John Calvin's Commentary on the Bible

1 (Genesis 39:1)

Verse 1

1.And Joseph was brought down. For the purpose of connecting it with the remaining part of the history, Moses repeats what he had briefly touched upon, that Joseph had been sold to Potiphar the Egyptian: he then subjoins that God was with Joseph, so that he prospered in all things. For although it often happens that all things proceed with wicked men according to their wish, whom God nevertheless does not bless with his favor; still the sentiment is true and the expression of it proper, that it is never well with men, except so far as the Lord shows himself to be gracious to them. For he vouchsafes his blessing, for a time, even to reprobates, with whom he is justly angry, in order that he may gently invite and even allure them to repentance; and may render them more inexcusable, if they remain obstinate; meanwhile, he curses their felicity. Therefore, while they think they have reached the height of fortune, their prosperity, in which they delighted themselves, is turned into ruin. Now whensoever God deprives men of his blessing, whether they be strangers or of his own household, they must necessarily decline; because no good flows except from Him as the fountain. The world indeed forms for itself a goddess of fortune, who whirls round the affairs of men; or each man adores his own industry; but Scripture draws us away from this depraved imagination, and declares that adversity is a sign of God’s absence, but prosperity, a sign of his presence. However, there is not the least doubt that the peculiar and extraordinary favor of God appeared towards Joseph, so that he was plainly known to be blessed by God. Moses immediately afterwards adds, that Joseph was in the house of his master, to teach us that he was not at once elevated to an honorable condition. There was nothing more desirable than liberty; but he is reckoned among the slaves, and lives precariously, holding his life itself subject to the will of his master. Let us then learn, even amidst our sufferings, to perceive the grace of God; and let it suffice us, when anything severe is to be endured, to have our cup mingled with some portion of sweetness, lest we should be ungrateful to God, who, in this manner, declares that he is present with us.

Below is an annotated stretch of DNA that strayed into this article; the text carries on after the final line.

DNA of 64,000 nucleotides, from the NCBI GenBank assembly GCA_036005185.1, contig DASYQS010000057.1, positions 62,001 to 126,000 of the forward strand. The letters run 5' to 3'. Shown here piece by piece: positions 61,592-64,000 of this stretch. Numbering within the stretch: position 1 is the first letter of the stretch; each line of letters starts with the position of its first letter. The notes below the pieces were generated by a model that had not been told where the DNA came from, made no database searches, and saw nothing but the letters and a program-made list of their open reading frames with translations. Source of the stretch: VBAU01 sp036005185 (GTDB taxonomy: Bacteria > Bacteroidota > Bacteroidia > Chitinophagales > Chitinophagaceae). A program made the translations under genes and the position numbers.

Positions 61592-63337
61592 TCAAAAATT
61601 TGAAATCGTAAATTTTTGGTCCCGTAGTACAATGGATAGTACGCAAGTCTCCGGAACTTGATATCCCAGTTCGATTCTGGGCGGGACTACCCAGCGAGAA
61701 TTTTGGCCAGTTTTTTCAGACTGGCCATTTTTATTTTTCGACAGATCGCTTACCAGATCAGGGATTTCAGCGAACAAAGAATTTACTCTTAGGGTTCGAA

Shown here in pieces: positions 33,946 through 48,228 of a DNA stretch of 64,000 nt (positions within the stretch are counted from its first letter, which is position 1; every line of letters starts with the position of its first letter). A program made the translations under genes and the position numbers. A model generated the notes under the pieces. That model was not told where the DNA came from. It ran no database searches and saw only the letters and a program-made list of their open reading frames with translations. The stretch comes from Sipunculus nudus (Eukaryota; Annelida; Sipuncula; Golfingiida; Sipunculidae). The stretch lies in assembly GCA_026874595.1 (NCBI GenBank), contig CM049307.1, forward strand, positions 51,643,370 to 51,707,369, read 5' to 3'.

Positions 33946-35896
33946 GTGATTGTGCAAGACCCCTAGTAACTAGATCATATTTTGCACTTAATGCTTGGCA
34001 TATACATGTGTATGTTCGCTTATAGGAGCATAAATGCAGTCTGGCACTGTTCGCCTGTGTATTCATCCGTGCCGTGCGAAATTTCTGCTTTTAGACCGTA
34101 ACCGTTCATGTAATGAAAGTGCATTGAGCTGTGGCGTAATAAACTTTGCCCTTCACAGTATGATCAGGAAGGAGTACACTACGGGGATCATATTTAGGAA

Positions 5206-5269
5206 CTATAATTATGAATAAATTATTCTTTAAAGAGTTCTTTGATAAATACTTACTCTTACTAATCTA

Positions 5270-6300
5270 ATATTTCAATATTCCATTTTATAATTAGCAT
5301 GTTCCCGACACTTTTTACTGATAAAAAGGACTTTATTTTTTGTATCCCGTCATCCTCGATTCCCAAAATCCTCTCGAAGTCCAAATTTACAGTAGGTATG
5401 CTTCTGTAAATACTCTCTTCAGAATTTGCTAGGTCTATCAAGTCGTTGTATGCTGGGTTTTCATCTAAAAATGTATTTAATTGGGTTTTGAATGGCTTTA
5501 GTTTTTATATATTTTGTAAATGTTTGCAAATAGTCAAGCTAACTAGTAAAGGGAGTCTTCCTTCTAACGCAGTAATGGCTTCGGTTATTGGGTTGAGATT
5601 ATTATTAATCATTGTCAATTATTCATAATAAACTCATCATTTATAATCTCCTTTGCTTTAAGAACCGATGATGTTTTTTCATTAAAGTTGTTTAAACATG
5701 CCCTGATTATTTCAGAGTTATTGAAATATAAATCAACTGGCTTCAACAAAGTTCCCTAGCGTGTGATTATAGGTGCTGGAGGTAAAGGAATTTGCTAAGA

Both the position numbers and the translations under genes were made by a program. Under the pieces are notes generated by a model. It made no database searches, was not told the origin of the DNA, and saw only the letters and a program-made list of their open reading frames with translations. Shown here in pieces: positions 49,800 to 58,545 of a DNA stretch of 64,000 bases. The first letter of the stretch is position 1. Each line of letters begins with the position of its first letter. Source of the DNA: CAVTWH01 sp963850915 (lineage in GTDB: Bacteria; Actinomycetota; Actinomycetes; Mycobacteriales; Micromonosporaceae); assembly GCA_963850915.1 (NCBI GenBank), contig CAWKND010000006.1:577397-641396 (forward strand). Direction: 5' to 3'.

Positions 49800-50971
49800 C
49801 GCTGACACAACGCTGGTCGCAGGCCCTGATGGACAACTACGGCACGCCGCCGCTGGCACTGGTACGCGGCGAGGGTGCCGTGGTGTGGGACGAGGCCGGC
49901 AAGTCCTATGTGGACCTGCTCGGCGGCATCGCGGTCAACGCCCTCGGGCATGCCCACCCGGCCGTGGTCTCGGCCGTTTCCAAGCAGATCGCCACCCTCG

- John Calvin's Commentary on the Bible